Why was saint Stephen canonized? I know that you have to perform three miracles to be canonized, but I don't know what his were.
Veneration of martyrs (such as Saint Stephen) as Saints among the Christian faithful long predated the formal process (to include miracles) which later became a standard and evolved into canonization. Martyrs were prominent among the early saints venerated by Christians.
Among other things, persecution sparked the devotion of the saints, facilitated the rapid growth and spread of Christianity, prompted defenses and explanations of Christianity (the "apologies") and, in its aftermath, raised fundamental questions about the nature of the church.
Put a different way, you have asked an anachronistic question. There was no formal requirement for having performed three miracles when Stephen was recognized as a saint. (credit to @bruisedreed, for how to say that concisely).
The formal process of canonization never really stated until the 10th century, when Pope John XV declared that for a beatification a miracle was needed and had to be approved by Rome and two additional miracles were needed for a canonization.
Before this time, canonizations were investigated at the diocesan level by the local bishop (6th-10 centuries).
Moreover in the Early Church (1st-5th centuries), canonizations were generally proclaimed by the People of God (Vox Populi, Vox Dei). This is how St. Stephen was proclaimed a saint and in these times no miracles for sainthood were required.
In the first five centuries of the Church, the process for recognizing a saint was based on public acclaim or the vox populi, vox Dei (voice of the people, voice of God). There was no formal canonical process as understood by today's standards. Beginning in the sixth century and continuing into the twelfth century, the intervention of the local bishop was required before someone could be canonized. The intervention of the local bishop usually began with a request from the local community for the bishop to recognize someone a saint. Upon studying the request and a written biography, if he found it favorable, the bishop would typically issue a decree, legitimatize the liturgical cult and thereby canonize the person.
Starting in the tenth century, a cause proceeded with the usual steps, i.e. the person's reputation would spread, a request to the local bishop from the people to declare the person a saint occurred, and a biography would be written for the bishop's review. Now however, the bishop would collect eyewitness testimony of those who knew the person and who had witnessed miracles, and he would provide a summary of the case to the Pope for his approval. The Pope then reviewed the cause, and if he approved it, he issued a decree declaring the person a canonized saint. The first documented case of papal invention is by Pope John XV on January 31, 993 for the canonization of St. Ulric. When Pope Sixtus V reorganized the Roman Curia in 1588 he established the Congregation for Sacred Rites. One of its functions was to assist the Pope with reviewing causes. Except for a few canonical developments, from 1588 the process of canonization remained the same until 1917 when a universal Code of Canon Law was promulgated.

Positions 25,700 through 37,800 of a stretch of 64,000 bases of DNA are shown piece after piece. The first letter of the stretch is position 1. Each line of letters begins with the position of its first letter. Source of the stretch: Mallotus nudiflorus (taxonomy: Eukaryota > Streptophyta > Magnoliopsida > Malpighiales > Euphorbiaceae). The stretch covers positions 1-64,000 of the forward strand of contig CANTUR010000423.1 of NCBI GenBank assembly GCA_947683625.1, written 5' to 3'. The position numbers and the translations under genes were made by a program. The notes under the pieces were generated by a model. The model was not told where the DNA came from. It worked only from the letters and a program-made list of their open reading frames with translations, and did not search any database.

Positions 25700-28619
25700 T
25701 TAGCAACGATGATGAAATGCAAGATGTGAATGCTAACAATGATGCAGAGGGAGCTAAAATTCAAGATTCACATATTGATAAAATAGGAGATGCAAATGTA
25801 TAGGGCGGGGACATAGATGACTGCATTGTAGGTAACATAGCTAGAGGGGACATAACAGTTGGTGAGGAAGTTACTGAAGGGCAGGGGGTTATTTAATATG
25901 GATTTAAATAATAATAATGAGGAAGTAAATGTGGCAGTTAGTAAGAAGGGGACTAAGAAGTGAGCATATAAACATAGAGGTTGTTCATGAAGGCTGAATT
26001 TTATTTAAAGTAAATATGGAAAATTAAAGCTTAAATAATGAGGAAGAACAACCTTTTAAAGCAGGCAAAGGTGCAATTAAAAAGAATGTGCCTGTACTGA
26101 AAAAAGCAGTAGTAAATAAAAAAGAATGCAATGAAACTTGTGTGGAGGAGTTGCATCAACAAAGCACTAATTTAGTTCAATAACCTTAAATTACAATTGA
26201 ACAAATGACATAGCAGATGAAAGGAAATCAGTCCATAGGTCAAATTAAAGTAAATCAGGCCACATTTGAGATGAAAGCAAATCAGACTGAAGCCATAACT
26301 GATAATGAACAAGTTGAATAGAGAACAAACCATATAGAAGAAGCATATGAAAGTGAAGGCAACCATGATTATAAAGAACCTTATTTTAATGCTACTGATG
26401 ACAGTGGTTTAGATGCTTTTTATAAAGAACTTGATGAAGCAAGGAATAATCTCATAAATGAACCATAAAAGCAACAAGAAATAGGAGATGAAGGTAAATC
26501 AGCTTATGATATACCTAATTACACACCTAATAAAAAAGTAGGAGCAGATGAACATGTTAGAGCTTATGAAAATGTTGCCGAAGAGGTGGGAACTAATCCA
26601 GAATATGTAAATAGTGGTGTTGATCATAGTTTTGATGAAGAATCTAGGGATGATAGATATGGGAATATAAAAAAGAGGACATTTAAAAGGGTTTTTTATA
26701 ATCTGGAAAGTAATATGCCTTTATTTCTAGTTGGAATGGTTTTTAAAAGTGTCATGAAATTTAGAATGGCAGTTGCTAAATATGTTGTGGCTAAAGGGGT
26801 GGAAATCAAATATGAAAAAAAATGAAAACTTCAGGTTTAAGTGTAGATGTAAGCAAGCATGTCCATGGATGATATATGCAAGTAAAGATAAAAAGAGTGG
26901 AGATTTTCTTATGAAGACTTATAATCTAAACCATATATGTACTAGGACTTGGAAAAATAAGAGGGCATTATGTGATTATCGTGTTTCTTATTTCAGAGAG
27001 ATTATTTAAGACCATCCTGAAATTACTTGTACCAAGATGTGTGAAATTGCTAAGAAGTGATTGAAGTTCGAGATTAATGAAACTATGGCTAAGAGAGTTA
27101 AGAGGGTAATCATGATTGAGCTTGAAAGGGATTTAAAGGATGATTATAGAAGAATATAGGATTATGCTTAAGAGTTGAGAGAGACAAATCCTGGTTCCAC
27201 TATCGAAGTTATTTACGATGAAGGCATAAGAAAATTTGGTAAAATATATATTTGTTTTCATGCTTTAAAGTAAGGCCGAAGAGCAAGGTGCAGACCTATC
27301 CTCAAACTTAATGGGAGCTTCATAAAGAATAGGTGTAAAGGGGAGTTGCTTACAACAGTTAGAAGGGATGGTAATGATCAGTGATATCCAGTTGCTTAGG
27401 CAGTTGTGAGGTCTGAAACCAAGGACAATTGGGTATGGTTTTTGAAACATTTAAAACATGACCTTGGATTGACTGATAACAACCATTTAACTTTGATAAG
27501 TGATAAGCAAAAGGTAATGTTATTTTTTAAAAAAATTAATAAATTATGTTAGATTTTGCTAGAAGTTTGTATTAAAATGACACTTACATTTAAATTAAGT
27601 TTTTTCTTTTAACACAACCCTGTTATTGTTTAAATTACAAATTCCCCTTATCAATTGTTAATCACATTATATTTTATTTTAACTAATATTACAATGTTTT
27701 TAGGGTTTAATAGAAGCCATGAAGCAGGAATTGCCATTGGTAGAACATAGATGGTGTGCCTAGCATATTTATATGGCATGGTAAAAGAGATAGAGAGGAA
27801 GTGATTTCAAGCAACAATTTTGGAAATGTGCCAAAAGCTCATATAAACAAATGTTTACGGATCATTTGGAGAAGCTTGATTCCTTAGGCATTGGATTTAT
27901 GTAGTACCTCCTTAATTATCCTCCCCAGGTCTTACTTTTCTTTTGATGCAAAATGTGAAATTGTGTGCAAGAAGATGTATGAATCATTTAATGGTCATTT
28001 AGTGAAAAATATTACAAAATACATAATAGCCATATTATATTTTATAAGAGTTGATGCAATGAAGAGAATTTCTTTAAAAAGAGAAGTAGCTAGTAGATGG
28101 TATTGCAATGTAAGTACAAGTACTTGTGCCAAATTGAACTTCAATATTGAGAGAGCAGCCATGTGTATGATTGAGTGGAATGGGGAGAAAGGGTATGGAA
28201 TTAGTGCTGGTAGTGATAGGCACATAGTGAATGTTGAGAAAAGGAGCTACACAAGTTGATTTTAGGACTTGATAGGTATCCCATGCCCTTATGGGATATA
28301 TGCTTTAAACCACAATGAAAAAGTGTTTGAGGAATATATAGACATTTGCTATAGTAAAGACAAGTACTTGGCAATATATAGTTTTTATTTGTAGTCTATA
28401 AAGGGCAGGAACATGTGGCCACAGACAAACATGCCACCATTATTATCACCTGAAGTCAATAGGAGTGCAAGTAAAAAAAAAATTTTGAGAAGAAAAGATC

The 1917 code contained 145 canons (cc. 1999- 2144) on causes of canonization, and mandated that an episcopal process and an apostolic process be conducted. The episcopal process consisted of the local bishop verifying the reputation of the person, ensuring that a biography existed, collecting eye witness testimony and the person's written works. All of this was then forwarded to the Congregation for Sacred Rites. The apostolic process consisted of reviewing the evidence submitted, collecting more evidence, studying the cause, investigating any alleged miracles and ultimately forwarding the cause to the Pope for his approval. This process remained in effect until 1983 with the promulgation of the 1983 Code of Canon Law and new norms for causes of canonization: Divinus Perfectionis Magister, Normae Servandae in Inquisitionibus ab Episcopis Faciendis in Causis Sanctorum and Sanctorum Mater (2007). This revised process for causes of canonization is still in force. - Saints